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Phys Ther. 2003 Apr;83(4):328-39.

Use of clinical and impairment-based tests to predict falls by community-dwelling older adults.

Author information

1
Kinesiology and Health Science Department, California State University, Sacramento, 6000 J St, Sacramento, CA 95819-6073, USA. Boulgarides@csus.edu

Abstract

BACKGROUND AND PURPOSE:

Few tests have been found to be strongly predictive of falls in community-dwelling older adults. The purpose of this study was to determine whether data from 5 balance tests-combined with data regarding fall history, number of medications, dizziness, visual problems, use of an assistive device, physical activity level, sex, and age-could predict falls in community-dwelling older adults who were independent.

SUBJECTS:

Ninety-nine community-dwelling older adults aged 65 to 90 years (X =74.02, SD=5.64) were tested.

METHODS:

Subjects were tracked for falls over a 1-year period following testing. Impairment-based tests, which are tests that attempt to specifically identify which sensory systems are impaired or how motor control is impaired (eg, speed, accuracy of movement), were the Modified Clinical Tests of Sensory Interaction for Balance (Modified CTSIB) and the 100% Limits of Stability Test, both of which were done on the Balance Master 6.1. Performance-based tests, which are functional tests that identify functional limitations without necessarily identifying their causes, were the Berg Balance Scale, the Timed "Up Go" Test, and the Dynamic Gait Index. Demographic and health data included age, sex, number of medications, physical activity level, presence of dizziness, vision problems, and history of falls over the previous year. Logistic regression was used to determine which combinations of data from balance tests, demographics, and health factors were predictive of falls.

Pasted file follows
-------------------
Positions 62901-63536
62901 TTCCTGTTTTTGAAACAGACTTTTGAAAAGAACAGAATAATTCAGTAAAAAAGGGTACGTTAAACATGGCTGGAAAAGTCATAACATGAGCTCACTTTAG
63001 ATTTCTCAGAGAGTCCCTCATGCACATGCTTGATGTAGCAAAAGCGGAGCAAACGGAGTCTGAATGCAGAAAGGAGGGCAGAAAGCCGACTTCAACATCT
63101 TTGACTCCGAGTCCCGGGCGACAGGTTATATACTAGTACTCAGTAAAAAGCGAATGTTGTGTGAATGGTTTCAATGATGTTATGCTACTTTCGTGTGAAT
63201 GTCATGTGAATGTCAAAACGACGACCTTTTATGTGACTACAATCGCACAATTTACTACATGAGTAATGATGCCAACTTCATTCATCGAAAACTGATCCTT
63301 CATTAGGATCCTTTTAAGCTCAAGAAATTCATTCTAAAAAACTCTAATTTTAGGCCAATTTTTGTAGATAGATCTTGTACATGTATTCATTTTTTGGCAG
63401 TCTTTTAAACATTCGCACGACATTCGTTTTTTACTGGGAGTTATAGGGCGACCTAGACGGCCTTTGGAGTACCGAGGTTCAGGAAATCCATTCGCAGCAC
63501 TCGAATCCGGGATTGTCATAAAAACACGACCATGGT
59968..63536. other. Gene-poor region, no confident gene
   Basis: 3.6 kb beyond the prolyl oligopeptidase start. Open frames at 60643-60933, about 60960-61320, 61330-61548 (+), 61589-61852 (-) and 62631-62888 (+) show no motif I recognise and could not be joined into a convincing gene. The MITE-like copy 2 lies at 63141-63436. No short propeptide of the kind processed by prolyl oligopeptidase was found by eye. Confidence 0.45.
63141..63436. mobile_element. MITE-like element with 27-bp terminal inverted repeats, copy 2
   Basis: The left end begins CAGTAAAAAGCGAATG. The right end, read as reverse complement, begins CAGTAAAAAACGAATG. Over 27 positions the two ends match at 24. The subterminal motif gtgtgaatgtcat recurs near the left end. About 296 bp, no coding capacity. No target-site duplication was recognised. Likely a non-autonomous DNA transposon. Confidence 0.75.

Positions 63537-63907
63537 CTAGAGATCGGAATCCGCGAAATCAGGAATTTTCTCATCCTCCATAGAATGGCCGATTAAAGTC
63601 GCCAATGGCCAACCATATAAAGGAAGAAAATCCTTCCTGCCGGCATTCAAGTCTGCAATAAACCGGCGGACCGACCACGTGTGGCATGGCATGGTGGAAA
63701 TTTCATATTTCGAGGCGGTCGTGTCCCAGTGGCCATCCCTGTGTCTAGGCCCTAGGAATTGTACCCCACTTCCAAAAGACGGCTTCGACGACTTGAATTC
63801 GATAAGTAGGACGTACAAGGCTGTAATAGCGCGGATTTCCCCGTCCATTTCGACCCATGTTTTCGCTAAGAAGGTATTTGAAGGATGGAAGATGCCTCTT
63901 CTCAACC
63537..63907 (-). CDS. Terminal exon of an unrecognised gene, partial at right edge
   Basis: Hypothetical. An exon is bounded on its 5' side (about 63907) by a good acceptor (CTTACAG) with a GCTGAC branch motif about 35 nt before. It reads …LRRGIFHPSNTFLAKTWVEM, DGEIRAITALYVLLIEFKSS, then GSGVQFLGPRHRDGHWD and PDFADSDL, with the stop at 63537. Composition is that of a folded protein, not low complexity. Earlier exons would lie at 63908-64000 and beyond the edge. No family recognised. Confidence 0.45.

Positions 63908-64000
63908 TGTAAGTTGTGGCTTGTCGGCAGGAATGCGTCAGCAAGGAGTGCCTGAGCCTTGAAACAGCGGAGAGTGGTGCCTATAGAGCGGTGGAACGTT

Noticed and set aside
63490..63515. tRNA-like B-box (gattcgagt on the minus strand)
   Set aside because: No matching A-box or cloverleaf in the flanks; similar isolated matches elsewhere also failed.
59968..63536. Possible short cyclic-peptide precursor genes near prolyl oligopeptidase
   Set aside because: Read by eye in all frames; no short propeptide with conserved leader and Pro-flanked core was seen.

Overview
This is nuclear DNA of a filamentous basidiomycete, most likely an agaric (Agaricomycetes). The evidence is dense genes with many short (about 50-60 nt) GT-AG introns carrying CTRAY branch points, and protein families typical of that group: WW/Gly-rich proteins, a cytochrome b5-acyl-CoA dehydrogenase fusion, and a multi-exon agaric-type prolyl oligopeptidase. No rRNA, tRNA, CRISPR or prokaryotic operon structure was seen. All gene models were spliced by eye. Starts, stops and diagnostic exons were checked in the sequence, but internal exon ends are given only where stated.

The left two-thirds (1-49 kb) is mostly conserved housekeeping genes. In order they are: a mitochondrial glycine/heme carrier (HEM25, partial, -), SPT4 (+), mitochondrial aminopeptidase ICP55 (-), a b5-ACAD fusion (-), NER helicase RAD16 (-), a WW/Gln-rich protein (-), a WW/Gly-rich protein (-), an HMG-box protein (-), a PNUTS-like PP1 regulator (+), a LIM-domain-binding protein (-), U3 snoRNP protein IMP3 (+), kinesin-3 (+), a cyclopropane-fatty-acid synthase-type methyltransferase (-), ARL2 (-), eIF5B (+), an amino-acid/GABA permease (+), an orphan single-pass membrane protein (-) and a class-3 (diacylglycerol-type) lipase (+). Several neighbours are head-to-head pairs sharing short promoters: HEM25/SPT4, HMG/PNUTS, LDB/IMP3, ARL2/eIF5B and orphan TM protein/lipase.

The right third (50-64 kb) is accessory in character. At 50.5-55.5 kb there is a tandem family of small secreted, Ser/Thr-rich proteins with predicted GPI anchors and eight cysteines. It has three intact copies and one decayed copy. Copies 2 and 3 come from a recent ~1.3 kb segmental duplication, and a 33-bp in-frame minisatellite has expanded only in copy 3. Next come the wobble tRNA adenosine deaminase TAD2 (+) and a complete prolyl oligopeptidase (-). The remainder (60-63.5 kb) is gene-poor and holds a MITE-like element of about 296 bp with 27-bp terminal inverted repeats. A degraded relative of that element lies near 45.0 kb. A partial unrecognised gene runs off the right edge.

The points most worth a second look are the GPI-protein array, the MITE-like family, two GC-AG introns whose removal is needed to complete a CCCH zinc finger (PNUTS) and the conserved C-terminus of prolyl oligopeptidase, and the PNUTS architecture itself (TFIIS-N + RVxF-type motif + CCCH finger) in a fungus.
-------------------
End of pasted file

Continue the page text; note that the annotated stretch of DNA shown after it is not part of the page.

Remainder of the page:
RESULTS:

Two models-(1) the "standing on a firm surface with eyes closed" (FEC) condition of the Modified CTSIB and (2) the FEC combined with age and sex-were predictive of falls, but predicted only 1 and 2 subjects who were at risk for falling, respectively, out of 20 people who were at risk for falling.

DISCUSSION AND CONCLUSION:

Five balance tests combined with health and demographic factors did not predict falls in a sample of community-dwelling older adults who were active and independent.

PMID:
12665404
[Indexed for MEDLINE]

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